07-29-2015, 10:29 AM
#1
  • Entasis
  • Atop the Razor's Edge
  • Southern California
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For all you shaving brush aficionados, and we have quite a few here, I am inquiring as to how to properly both store and display shaving brushes? I’m just now starting to get into shaving brushes, and I want to preserve versus use several of my brushes. I’m thinking a glass jar with a cork lid, and also cutting a piece of cork the shape of the inside bottom to reside at the bottom of the glass jar for the brush to stand on. In the bottom piece of cork I am considering sculpting out a portion to hide a desiccant packet. However, one of my shaving brushes has a horn handle, and I do not believe that I should place it into a container with a desiccant packet, but I might be wrong. How do the collectors here handle such matters? Thanks in advance.

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 07-29-2015, 02:08 PM
#2
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I'll just wish you the best of luck with this endeavour as I could never just collect shaving brushes as my urge to use them would far exceed my need to preserve them.  Biggrin

I would love to see your display once you find an appropriate solution that fulfils your requirements.

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 07-29-2015, 02:14 PM
#3
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I've never heard of anyone doing anything like this. Mine just sit on a shelf as I would suspect do most others. I did read of one guy who used a shoe box to contain those not in current use.
What are your concerns about just using an open display? Maybe your collection have some rare antiques but even so what you are proposing seems like unnecessary overkill.

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 07-29-2015, 03:40 PM
#4
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I haven't taken any special measures to serve preservation along the lines you're considering, although I think it's both a great idea and thread topic.

I keep most of my personal brushes in cabinets. The photo below was take a little over two years ago. It have over twice as many brushes in it now. My wife picked up another cabinet for me at an estate sale a few weeks ago, but Cody invoked the Pig Rule (pigs go to market, hogs get slaughtered) and claimed it for himself. I yielded.

The one think I intend to do for the sake of my Ebonite-handled brushes is replace the glass with UV-filtering glass.

I usually let my brushes dry before I return then to the cabinet. But I'm not sure storing brushes with desiccant would be the best thing for them. I've noticed some tip breakage a few times when using a brush for the first time in several months, and it crossed my mind to wonder whether that might have been because they might have dried out a bit too much. You don't want them growing mold or mildew. On the other hand, I suspect a little humidity is probably not a bad thing. But that's just a guess.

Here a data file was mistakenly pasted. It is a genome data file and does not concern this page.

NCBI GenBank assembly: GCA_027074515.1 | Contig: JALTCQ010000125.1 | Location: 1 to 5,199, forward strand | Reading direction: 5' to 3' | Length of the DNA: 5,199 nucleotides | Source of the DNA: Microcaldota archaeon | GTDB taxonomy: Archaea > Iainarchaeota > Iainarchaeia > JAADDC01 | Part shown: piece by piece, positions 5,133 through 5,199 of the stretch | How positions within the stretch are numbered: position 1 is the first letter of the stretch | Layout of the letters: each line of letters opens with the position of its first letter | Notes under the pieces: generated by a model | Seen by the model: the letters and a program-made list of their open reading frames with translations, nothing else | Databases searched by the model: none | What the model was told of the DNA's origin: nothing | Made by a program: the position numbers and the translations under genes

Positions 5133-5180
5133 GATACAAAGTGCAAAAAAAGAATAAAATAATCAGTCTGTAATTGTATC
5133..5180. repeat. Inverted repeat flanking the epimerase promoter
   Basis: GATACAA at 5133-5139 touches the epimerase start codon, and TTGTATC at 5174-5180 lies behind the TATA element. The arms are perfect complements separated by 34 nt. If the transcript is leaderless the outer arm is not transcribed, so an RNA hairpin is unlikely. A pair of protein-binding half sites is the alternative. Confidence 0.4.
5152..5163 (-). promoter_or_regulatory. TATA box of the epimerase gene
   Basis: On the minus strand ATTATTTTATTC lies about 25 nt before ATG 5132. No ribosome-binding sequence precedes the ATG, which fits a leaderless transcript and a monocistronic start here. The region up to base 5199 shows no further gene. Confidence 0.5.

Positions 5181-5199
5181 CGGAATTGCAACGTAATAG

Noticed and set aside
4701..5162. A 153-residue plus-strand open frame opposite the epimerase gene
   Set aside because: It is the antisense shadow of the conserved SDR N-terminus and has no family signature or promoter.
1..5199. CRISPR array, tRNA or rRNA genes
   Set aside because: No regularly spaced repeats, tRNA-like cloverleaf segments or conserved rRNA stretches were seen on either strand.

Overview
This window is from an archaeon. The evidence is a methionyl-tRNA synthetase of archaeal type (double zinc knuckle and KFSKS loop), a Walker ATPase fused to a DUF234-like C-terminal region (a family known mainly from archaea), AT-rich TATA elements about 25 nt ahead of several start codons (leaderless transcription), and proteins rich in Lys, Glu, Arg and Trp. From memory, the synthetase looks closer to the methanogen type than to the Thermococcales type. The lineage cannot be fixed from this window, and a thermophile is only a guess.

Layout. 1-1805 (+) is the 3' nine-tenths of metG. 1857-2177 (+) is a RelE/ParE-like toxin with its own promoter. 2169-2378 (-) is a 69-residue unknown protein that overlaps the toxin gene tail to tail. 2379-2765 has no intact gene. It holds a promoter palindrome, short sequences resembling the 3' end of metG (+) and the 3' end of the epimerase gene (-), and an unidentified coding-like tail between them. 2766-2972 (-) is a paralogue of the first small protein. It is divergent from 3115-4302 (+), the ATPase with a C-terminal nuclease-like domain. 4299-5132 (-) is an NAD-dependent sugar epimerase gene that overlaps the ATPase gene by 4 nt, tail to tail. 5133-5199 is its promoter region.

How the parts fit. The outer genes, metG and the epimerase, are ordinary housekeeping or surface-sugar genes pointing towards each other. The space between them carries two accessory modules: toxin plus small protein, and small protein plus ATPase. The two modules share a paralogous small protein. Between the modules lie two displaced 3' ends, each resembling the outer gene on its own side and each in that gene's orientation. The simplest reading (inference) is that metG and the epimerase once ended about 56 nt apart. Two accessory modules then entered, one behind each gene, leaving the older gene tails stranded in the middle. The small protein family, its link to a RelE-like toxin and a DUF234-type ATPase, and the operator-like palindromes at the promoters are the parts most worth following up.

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 07-29-2015, 03:44 PM
#5
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I haven't used any special measures for the sake of preservation along the lines you're considering, although I think it's both a great idea and thread topic.

I keep most of my personal brushes in cabinets. The photo below was take a little over two years ago. It have more than twice as many brushes in it now. My wife picked up another cabinet for me at an estate sale a few weeks ago, but Cody invoked the Pig Rule (pigs go to market, hogs get slaughtered) and claimed it for himself. I yielded. I desperately need to expand storage capacity.

One thing I will do for the sake of my Ebonite-handled brushes is replace the glass in my cabinets with UV-filtering glass.

I usually let my brushes dry before I return then to the cabinet. But I'm not sure storing brushes with desiccant would be the best thing for them. I've noticed some tip breakage a few times when using a brush for the first time in several months, and it crossed my mind to wonder whether that might have resulted form letting them dry out a bit too much. You don't want them growing mold or mildew. On the other hand, I suspect a little humidity is probably not a bad thing. But that's just a guess.

[Image: Flea-market-brush-cabinet_zpsaadb6d6d.jpg]